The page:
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US watchdog is worried cyber insurance won't cover 'catastrophic cyberattacks'

The US government's cyber insurance only covers certain events and maybe not ones that could destroy IT systems.
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Written by Liam Tung, Contributing Writer on
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Image: Getty

The cyber-insurance market has matured fast in recent years but it may fall short when it comes to certain major attacks, the US government spending watchdog has warned.

The US Government Accountability Office (GAO) has called for a federal response to insurance for "catastrophic" cyberattacks on critical infrastructure. A functioning insurance markets is essential for businesses, consumers and, as GAO highlights, for critical infrastructure operators. 

The GAO, which audits the trillions of dollars the US government spends each year, warns that private insurers and the US government's official terrorism risk insurance -- the Terrorism Risk Insurance Program (TRIP) -- may not be able to cover catastrophic financial loss arising from cyberattacks.

SEE: Cloud computing security: Five things you are probably doing wrong

"Cyberattacks may not meet the program's criteria to be certified as terrorism, even if they resulted in catastrophic losses. For example, attacks must be violent or coercive in nature to be certified," the GAO said.

Ransomware and insurance is a tricky issue due to the vagaries involved in attribution. While ransomware is mostly driven by cyber criminals, some incidents that costed victims millions of dollars have been officially attributed by Western governments to the governments of Russia, North Korea and China.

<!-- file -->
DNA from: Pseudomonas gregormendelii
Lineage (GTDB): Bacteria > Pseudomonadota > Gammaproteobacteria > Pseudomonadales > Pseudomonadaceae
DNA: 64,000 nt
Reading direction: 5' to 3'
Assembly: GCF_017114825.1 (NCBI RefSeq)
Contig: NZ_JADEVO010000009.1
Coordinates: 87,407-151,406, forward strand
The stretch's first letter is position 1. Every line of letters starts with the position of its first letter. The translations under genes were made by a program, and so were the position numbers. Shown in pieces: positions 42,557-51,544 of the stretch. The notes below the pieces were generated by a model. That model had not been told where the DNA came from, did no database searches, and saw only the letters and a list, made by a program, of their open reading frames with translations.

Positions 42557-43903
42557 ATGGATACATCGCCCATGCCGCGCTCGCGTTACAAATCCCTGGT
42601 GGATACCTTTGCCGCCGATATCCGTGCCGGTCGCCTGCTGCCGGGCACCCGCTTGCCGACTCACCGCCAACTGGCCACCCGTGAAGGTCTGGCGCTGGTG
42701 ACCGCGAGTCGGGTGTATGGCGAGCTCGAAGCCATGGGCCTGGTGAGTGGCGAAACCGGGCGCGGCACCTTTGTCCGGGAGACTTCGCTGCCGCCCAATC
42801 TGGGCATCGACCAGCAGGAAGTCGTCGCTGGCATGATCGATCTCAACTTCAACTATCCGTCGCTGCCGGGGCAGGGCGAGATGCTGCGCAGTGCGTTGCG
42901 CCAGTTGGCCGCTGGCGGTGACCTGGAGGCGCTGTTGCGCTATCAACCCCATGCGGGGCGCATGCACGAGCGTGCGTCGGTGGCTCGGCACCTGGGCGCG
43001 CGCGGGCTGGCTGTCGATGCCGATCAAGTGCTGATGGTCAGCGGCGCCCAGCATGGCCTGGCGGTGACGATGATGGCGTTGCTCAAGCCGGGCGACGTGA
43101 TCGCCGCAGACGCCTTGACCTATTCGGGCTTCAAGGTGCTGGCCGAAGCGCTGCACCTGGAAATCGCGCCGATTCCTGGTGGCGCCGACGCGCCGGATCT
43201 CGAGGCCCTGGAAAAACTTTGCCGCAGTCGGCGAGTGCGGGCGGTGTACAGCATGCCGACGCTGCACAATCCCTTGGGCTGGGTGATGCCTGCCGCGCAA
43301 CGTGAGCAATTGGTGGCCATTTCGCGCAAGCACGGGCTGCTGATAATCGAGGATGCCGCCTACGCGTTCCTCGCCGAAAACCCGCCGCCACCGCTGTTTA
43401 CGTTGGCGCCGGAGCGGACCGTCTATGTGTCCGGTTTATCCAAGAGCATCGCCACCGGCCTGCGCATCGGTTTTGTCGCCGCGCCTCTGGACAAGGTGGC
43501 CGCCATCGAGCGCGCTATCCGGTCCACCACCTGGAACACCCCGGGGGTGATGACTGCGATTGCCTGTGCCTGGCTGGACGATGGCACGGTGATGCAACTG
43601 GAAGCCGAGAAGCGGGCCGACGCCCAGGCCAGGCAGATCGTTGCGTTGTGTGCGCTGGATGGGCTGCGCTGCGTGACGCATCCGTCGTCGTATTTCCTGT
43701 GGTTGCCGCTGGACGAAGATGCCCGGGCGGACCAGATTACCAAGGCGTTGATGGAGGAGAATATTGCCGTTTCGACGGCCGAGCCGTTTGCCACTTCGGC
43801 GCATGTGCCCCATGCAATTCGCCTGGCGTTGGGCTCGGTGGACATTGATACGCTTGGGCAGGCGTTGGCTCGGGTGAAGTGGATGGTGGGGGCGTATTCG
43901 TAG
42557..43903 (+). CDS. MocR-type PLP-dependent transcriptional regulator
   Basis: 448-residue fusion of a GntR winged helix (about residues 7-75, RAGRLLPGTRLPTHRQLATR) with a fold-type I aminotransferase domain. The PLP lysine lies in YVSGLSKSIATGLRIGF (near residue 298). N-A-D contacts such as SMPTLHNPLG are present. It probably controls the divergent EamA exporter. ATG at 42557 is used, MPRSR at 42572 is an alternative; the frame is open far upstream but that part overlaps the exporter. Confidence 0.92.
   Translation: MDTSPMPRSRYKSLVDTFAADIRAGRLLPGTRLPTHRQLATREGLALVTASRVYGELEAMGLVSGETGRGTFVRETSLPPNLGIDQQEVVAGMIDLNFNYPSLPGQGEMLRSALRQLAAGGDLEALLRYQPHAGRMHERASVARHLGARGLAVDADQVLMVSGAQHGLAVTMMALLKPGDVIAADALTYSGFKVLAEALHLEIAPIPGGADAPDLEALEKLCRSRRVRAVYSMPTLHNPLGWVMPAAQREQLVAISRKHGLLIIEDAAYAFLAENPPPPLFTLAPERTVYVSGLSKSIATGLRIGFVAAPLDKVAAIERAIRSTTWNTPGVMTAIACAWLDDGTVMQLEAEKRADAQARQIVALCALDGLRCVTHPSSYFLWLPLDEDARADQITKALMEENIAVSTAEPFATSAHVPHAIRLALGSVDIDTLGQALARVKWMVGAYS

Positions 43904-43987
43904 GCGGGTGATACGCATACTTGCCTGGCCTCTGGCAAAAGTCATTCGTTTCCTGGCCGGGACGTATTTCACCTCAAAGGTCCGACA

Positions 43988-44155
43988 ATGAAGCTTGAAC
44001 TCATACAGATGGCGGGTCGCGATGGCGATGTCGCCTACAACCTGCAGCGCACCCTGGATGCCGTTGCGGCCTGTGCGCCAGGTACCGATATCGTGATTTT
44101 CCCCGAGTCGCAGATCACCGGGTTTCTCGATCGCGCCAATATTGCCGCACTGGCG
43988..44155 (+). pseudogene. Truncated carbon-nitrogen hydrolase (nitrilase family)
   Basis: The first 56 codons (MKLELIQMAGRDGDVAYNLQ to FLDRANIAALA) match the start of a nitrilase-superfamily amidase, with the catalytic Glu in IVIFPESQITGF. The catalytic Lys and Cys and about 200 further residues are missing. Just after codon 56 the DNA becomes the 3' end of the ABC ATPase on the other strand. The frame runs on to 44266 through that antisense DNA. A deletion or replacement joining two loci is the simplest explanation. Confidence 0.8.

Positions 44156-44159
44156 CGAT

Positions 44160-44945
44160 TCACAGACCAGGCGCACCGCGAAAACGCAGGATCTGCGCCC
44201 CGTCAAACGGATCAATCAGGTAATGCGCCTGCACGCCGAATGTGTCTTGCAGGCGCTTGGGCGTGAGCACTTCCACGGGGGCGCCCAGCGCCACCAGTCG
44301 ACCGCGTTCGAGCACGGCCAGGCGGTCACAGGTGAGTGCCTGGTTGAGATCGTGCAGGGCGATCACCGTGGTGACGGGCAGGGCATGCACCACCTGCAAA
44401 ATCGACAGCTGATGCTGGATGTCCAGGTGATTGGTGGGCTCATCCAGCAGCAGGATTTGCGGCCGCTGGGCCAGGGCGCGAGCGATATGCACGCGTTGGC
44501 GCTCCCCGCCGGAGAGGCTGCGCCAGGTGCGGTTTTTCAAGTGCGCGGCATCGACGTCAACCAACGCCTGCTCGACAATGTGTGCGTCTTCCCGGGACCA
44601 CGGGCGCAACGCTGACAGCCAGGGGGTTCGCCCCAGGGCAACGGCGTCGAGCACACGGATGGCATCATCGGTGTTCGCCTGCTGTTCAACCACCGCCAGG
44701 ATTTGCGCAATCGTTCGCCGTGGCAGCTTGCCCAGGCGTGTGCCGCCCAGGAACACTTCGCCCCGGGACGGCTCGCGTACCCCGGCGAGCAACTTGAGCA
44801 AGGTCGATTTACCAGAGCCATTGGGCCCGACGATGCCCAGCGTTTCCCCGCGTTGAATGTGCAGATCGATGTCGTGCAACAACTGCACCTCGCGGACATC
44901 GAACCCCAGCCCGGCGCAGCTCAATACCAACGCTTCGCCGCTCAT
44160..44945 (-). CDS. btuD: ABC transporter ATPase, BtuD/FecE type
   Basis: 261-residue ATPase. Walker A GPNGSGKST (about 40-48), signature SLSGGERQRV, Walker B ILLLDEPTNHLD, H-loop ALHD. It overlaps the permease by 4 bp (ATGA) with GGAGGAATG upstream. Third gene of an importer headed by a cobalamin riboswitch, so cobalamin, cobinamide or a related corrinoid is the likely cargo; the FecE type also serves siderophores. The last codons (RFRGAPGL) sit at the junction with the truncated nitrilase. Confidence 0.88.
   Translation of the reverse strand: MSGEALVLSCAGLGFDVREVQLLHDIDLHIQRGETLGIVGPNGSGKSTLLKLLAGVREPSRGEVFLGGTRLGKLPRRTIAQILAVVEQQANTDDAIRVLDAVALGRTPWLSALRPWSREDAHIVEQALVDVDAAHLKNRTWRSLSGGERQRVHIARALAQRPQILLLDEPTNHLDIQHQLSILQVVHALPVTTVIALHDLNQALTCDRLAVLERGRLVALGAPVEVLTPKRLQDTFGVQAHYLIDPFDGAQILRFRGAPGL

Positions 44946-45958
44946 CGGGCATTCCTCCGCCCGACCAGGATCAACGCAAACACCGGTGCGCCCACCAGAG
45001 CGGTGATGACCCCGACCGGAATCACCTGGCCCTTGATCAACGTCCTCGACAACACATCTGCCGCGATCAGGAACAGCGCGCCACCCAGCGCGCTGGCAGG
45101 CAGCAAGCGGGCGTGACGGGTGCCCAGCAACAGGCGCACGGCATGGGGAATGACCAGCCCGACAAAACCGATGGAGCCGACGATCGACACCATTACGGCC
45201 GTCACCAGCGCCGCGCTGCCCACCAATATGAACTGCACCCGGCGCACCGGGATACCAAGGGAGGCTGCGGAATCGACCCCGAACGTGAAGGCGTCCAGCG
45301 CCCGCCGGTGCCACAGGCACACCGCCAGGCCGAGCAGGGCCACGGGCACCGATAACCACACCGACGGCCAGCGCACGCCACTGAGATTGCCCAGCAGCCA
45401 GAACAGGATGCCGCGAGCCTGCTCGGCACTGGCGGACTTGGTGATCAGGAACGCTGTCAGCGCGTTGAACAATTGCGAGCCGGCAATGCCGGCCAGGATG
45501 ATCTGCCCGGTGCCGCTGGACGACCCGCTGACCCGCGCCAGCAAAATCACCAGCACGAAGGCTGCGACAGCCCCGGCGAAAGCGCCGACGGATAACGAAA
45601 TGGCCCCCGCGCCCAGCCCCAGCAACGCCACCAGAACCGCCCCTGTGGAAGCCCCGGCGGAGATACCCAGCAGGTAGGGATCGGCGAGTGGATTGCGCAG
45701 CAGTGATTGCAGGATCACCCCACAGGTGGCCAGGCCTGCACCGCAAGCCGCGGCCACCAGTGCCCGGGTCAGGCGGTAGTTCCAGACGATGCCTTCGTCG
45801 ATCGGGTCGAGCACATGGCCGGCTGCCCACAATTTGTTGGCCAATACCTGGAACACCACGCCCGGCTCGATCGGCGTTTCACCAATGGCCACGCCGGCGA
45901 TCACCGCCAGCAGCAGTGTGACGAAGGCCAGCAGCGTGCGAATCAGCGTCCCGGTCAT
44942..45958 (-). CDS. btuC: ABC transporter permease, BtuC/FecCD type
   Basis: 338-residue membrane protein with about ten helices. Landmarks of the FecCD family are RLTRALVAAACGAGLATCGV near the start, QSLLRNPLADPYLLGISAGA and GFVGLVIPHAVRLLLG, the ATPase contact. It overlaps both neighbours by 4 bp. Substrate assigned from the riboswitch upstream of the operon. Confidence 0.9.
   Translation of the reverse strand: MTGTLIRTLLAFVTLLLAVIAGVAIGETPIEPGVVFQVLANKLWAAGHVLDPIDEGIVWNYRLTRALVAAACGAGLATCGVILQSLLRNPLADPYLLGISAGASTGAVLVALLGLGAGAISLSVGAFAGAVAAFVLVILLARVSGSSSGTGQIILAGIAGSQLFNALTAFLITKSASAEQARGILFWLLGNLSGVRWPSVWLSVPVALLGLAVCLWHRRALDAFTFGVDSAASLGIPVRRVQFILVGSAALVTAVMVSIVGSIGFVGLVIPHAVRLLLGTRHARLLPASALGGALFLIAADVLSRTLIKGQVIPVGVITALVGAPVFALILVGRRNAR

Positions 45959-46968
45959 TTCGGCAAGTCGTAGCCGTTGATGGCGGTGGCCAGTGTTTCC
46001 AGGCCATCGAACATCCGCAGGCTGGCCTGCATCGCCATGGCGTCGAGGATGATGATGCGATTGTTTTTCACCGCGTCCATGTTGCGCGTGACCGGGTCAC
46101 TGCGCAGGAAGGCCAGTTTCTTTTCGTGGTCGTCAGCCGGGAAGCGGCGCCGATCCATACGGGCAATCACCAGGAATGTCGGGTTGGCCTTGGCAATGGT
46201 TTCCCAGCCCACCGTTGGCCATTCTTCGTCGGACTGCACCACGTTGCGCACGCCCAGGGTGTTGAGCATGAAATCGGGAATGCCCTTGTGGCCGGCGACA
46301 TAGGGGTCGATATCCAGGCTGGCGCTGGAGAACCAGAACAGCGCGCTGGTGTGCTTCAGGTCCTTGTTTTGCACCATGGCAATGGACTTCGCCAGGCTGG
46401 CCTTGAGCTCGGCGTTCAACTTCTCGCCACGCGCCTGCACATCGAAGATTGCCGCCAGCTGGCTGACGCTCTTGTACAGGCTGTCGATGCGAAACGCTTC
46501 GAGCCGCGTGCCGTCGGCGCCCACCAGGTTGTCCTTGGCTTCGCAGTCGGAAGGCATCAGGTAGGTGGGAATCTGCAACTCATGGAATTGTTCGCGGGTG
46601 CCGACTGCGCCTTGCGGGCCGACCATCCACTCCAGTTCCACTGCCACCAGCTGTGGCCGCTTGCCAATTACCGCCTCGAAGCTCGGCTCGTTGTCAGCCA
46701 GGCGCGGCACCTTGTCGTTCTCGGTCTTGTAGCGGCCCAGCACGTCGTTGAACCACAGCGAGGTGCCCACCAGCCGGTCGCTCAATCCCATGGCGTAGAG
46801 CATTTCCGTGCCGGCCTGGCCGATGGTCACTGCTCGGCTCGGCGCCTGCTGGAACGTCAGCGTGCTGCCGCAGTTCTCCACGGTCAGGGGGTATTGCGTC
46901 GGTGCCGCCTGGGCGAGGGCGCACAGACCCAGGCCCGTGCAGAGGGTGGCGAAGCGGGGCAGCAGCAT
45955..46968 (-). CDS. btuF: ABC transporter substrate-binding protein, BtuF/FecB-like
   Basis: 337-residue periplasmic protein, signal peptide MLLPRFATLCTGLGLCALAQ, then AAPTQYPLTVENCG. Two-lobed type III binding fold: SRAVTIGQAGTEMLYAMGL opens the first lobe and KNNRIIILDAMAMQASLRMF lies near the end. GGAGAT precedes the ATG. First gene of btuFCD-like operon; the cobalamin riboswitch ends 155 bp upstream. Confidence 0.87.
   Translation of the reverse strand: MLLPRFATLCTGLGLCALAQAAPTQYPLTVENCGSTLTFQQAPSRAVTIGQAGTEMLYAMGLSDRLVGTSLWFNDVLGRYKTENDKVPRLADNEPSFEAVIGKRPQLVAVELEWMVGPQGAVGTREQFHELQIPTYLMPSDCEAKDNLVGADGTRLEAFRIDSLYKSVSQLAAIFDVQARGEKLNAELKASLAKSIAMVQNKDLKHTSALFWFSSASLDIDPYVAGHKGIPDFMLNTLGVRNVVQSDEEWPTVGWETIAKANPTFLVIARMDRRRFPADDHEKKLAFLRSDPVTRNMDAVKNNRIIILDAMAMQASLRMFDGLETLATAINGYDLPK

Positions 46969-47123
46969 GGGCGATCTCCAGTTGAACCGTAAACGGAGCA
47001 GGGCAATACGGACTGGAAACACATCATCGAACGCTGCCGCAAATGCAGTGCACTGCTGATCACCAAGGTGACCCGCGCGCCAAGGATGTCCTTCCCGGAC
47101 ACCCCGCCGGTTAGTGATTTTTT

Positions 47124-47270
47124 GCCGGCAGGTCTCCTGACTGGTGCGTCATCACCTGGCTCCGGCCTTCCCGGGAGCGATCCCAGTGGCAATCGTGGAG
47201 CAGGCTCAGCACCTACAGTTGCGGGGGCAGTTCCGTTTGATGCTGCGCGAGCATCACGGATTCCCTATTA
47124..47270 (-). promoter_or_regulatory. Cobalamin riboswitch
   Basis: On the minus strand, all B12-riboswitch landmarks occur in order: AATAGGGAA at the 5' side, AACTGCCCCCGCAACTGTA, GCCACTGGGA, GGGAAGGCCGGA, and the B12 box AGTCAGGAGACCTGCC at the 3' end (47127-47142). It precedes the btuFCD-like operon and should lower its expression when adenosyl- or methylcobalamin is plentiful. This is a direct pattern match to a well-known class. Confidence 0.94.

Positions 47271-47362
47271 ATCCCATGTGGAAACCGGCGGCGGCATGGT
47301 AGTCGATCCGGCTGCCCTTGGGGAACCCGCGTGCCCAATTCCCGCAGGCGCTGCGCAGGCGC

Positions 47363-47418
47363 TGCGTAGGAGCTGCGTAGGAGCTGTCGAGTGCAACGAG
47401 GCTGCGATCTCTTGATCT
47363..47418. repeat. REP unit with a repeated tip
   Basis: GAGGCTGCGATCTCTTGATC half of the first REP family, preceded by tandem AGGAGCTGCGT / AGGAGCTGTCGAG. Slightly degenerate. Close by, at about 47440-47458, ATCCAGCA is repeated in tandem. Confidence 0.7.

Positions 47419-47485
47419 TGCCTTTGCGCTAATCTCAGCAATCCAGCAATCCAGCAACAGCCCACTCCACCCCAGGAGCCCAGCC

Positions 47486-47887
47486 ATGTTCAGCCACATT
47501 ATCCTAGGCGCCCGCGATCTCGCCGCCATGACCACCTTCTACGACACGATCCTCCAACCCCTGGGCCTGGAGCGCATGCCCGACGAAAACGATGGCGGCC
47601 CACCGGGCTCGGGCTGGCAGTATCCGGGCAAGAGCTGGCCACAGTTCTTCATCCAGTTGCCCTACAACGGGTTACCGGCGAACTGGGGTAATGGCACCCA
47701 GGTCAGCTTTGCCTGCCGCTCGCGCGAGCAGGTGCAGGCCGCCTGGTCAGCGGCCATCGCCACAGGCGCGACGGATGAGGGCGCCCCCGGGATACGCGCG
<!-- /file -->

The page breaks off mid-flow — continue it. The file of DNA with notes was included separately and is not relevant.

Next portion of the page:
Some insurers have used these official attributions to avoid payouts to victims because those incidents can be construed in court as an act of war, which cyber-insurance policies don't cover. Insurance policies do cover acts of terrorism, but these also have clauses that limit coverage to acts of certified violence.  

"The government's insurance may only cover cyberattacks if they can be considered "terrorism" under its defined criteria," the GAO said in a statement.

The question of insurance is now a bigger concern for the US government after Russia's ongoing invasion of Ukraine, which it fears could spur cyberattacks from Kremlin-backed hackers on US organizations in response to US sanctions on Russia and Russian businesses. 

So what should the US and GAO do, at a national level, when the market for cyber insurance for enterprises could fail to support businesses?

"Any federal insurance response should include clear criteria for coverage, specific cybersecurity requirements, and a dedicated funding mechanism with concessions from all market participants," the GAO said.

As GAO notes, some insurance firms are ring-fencing their policies to protect themselves from incidents that cause systemic problems. Insurers don't cover attacks that technically could fall into the category of warfare, for example. 

The GAO says TRIP is the "government backstop for losses from terrorism". Combined with cyber insurance, they do provide some protection but "both limited in their ability to cover potentially catastrophic losses from systemic cyberattacks". 

"Cyber insurance can offset costs from some of the most common cyber risks, such as data breaches and ransomware," says GAO. 

"However, private insurers have been taking steps to limit their potential losses from systemic cyber events. For example, insurers are excluding coverage for losses from cyber warfare and infrastructure outages. TRIP covers losses from cyberattacks if they are considered terrorism, among other requirements. However, cyberattacks may not meet the program's criteria to be certified as terrorism, even if they resulted in catastrophic losses. For example, attacks must be violent or coercive in nature to be certified."

The GAO recommends Cybersecurity and Infrastructure Security Agency (CISA), the cybersecurity authority for federal agencies, should work with the Director of the Federal Insurance Office to "produce a joint assessment for Congress on the extent to which the risks to the nation's critical infrastructure from catastrophic cyberattacks, and the potential financial exposures resulting from these risks, warrant a federal insurance response."

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